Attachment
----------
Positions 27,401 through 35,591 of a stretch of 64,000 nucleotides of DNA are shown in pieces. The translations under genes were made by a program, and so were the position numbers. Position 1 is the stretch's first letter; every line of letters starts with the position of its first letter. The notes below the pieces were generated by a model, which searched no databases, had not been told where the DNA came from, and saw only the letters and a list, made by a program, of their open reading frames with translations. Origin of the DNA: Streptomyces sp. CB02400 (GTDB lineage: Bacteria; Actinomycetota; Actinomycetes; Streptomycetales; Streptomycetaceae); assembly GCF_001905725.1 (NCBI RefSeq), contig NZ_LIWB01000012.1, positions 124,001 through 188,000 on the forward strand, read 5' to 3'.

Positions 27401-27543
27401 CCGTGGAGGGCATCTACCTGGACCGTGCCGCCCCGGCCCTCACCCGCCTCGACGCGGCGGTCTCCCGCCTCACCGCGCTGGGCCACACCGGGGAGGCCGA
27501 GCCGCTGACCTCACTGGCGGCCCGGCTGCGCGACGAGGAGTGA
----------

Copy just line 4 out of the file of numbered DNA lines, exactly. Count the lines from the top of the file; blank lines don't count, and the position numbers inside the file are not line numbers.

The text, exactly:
27501 GCCGCTGACCTCACTGGCGGCCCGGCTGCGCGACGAGGAGTGA